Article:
CLAY COUNTY – Melissa Williams took three wreaths from a stack and journeyed into a large plot of graves and wilted flowers. She painstakingly stopped at each marker to see if it was the headstone …
CLAY COUNTY – Melissa Williams took three wreaths from a stack and journeyed into a large plot of graves and wilted flowers. She painstakingly stopped at each marker to see if it was the headstone for a fallen veteran, often using her hand to clear away leaves and dirt.
When she found a final resting place of an American soldier, she carefully placed the wreath at the marker. Then she paused, said the soldier’s name and crossed herself to ask for peace and reverence for the hero.
Then she moved to another grave.
That routine was carried out by more than 1,000 residents at three Wreaths Across America Day remembrances last Saturday. Williams joined hundreds at the Keystone Heights Memorial Gardens. Others attended programs at Hardage-Giddens Holly Hill Memorial Park in Middleburg, while hundreds more honored the memories of fallen service people at Orange Park’s Jacksonville Memory Gardens.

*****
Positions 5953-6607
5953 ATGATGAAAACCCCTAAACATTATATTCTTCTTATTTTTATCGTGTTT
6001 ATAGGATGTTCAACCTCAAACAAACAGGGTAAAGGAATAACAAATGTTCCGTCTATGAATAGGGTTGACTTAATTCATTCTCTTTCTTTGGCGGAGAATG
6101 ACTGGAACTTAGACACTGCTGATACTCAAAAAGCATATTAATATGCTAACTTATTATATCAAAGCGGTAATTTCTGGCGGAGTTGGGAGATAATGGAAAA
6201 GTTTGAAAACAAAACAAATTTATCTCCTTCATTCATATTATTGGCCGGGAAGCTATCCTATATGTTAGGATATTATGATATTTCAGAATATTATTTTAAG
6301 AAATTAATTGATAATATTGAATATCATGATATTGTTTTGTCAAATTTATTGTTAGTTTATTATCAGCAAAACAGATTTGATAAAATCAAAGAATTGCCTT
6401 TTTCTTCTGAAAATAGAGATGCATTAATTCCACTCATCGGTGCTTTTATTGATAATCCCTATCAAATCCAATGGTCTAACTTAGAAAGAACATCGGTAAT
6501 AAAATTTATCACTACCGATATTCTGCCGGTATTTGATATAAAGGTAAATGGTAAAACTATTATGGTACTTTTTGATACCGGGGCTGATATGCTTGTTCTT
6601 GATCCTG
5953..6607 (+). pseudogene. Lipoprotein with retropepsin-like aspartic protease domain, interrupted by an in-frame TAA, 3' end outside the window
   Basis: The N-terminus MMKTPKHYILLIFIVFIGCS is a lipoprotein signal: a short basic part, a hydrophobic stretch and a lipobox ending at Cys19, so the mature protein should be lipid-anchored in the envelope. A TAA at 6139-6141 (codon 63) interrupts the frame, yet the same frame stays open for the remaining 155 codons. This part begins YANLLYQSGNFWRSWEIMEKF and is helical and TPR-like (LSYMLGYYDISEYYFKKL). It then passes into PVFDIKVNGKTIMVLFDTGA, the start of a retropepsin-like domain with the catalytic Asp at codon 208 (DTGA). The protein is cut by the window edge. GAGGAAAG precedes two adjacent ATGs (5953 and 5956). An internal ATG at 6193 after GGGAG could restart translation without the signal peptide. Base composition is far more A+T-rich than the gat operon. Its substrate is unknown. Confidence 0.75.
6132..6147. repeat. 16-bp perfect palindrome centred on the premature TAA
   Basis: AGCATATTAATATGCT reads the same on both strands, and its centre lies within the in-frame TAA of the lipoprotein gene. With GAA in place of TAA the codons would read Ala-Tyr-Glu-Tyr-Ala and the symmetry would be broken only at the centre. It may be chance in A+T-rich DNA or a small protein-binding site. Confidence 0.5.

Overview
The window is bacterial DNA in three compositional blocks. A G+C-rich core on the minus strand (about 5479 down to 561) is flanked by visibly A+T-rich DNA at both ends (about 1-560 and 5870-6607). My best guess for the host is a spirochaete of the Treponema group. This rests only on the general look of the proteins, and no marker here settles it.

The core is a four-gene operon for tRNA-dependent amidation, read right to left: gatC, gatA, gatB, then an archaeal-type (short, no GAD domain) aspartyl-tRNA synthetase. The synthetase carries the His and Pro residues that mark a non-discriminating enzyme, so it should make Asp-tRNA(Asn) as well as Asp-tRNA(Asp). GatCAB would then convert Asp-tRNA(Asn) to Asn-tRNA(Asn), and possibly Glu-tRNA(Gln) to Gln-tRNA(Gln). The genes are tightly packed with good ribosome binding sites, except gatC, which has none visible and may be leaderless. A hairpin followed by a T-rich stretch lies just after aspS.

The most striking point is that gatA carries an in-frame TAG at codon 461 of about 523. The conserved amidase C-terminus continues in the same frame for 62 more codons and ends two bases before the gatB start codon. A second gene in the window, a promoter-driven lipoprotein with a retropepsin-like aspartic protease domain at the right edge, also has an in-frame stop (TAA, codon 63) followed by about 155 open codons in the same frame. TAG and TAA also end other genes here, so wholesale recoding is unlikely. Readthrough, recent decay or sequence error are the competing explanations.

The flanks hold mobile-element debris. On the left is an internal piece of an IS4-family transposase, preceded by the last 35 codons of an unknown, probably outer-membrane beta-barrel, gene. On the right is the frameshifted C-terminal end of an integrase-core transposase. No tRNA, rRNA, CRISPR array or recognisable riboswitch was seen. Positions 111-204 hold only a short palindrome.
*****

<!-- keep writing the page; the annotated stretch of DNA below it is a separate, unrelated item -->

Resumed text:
The largest remembrance was at Jacksonville Memory Gardens, where 3,316 wreaths were distributed. That cemetery is the final resting place for more than 5,000 soldiers.
In addition to a pre-ceremony flyover, servicemen placed coins on markers of their military brothers. They left a penny if they weren’t friends; a nickel if they completed boot camp together; a dime if they were in the same unit; and, a quarter if they were together when the other lost his life.
More than 500 wreaths were placed at both Keystone Heights and Middleburg.
Retired Army Col. Matt Johnson, who is also St. Johns Classical Academy's Headmaster, told the story of his grandfather, Pete Delgado, a World War II veteran who died in a car accident not long after he returned. Delgado earned the Bronze Star and Purple Heart in Europe.
At Middleburg, Ret. Army Col. Matt Johnson, who also is the Headmaster at St. Johns Classical Academy, said he discovered his grandfather’s, Pete Delgado, accomplishments later and started to piece together who his grandfather was and what he did. He created a memorial for Delgado at his mother’s house.
“That’s one way we can remember my grandfather’s service,” Johnson said.
Johnson said it's crucial to remember because it defines the nation.
“There’s a story behind every service member,” Johnson said. “ ... Some of them are funny and some of them are sad."
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